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yallerdawg

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Member since: Fri Apr 4, 2014, 04:21 PM
Number of posts: 16,104

Journal Archives

Sanders' West Virginia win makes up little ground on Clinton

ICYMI

Source: AP, Lisa Lerer and Ken Thomas

The result in the West Virginia Democratic primary underscored the awkward position Clinton and the party's establishment face as they attempt to turn their focus to the general election. Sanders has won 19 states to Clinton's 23, but she is 94 percent of the way to winning the nomination ó just 144 delegates short of the 2,383 required.

That means she could lose all the states left to vote by a landslide and still emerge as the nominee, so long as all her supporters among the party insiders known as superdelegates continue to back her.

Clinton needs to win just 14 percent of the delegates and uncommitted superdelegates at stake in the remaining contests, and she remains on track to capture the nomination in early June.

Among those voting in the West Virginia Democratic primary, about a third said they would support Trump over either Clinton or Sanders in November. An additional 2 in 10 said they wouldn't vote for either candidate. But 4 in 10 also said they consider themselves to be independents or Republicans, and not Democrats, according to exit polls.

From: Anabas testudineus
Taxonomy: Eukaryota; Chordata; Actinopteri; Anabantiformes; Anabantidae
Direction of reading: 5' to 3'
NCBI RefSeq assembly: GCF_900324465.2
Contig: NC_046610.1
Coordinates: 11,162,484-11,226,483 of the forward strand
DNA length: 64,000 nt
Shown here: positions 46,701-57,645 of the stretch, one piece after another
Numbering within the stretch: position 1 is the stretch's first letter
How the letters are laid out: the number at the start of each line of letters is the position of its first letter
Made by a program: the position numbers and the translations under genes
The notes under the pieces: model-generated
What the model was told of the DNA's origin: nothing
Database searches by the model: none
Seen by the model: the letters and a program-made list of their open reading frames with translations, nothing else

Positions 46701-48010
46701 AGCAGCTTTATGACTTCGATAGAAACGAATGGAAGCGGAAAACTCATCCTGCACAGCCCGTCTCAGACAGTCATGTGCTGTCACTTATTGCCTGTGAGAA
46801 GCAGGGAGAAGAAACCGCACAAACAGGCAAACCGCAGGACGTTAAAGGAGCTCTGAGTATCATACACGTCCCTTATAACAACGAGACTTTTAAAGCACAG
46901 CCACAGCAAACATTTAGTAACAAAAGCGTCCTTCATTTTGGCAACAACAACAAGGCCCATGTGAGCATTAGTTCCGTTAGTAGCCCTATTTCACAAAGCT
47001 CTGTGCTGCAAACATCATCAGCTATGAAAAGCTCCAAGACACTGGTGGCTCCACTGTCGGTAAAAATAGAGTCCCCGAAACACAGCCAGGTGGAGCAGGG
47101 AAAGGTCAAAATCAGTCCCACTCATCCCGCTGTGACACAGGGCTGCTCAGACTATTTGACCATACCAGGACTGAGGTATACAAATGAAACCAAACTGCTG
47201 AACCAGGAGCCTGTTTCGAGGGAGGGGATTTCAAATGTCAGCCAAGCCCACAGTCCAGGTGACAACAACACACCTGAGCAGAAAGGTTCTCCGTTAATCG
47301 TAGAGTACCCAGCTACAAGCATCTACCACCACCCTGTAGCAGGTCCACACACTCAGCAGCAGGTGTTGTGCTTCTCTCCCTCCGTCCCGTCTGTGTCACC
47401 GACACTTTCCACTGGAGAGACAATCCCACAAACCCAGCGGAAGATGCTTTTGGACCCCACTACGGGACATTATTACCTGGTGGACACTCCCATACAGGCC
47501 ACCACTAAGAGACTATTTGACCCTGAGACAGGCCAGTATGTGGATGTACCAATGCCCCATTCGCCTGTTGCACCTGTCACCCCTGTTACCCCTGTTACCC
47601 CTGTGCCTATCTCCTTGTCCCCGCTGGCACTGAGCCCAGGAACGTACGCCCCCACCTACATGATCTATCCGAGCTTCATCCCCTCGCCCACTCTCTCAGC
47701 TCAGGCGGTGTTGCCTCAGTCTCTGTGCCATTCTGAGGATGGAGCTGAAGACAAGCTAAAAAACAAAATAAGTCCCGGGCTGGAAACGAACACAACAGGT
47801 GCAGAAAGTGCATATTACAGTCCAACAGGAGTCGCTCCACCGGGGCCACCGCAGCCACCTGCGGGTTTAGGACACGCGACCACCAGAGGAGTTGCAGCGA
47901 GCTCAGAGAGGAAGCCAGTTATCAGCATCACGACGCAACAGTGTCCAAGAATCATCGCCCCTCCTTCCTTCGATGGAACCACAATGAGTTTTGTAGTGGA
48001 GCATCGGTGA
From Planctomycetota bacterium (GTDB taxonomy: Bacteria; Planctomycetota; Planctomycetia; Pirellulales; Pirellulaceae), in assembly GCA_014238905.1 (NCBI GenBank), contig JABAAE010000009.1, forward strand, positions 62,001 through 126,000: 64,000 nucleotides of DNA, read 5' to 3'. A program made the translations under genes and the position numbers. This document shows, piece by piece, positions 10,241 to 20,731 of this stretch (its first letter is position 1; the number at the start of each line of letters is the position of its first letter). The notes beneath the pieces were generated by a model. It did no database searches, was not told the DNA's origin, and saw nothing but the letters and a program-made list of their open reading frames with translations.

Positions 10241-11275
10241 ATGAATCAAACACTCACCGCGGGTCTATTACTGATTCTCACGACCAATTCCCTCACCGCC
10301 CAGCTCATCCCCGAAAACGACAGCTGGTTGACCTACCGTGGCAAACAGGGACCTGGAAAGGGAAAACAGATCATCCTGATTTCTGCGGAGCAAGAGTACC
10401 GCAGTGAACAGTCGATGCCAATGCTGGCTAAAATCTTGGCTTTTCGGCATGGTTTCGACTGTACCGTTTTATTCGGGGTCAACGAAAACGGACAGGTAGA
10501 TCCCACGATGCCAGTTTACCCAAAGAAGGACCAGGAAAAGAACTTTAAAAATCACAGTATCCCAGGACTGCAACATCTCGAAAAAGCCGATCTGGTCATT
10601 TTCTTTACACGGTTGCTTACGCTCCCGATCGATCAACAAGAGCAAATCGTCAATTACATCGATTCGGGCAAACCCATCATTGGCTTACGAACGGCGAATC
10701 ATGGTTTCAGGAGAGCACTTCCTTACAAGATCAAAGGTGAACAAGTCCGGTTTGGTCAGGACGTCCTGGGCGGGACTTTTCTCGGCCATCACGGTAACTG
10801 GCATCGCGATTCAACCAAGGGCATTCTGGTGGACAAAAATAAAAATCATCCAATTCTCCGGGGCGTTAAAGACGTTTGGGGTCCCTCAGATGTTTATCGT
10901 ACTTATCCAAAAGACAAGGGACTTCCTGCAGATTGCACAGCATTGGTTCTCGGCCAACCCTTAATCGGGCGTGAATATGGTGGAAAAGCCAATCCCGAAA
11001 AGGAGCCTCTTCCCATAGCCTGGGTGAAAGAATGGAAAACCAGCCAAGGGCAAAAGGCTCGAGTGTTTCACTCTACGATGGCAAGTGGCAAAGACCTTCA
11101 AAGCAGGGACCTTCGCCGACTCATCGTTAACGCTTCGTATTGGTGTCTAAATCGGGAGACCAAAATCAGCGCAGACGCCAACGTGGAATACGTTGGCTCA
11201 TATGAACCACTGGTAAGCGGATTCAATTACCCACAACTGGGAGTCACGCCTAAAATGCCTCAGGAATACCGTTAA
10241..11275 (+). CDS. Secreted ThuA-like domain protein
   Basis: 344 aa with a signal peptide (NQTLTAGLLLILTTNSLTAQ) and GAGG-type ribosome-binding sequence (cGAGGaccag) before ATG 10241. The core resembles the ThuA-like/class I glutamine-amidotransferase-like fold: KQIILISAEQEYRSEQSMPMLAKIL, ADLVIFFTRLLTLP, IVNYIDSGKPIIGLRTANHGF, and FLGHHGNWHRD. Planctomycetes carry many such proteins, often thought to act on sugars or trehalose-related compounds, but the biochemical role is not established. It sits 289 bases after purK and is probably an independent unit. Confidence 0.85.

Read it all at: http://bigstory.ap.org/47ef6847b99d4c618944ee440918e487

Conner Eldridge for U.S. Senate - "Harassment"

Enablers: Cable Networks Air Trumpís Marital Attack on Hillary More Than Sixty Times in 12 Hours

Source: BNR, Melissa McEwan

So itís no surprise that heís going there.

But the media are uncritically reporting this attack on an endless loop: A cursory search of the past 12 hours finds that CNN, MSNBC and Fox News have reported on Trumpís attack more than 60 times. (Fox has actually done it with less frequency.)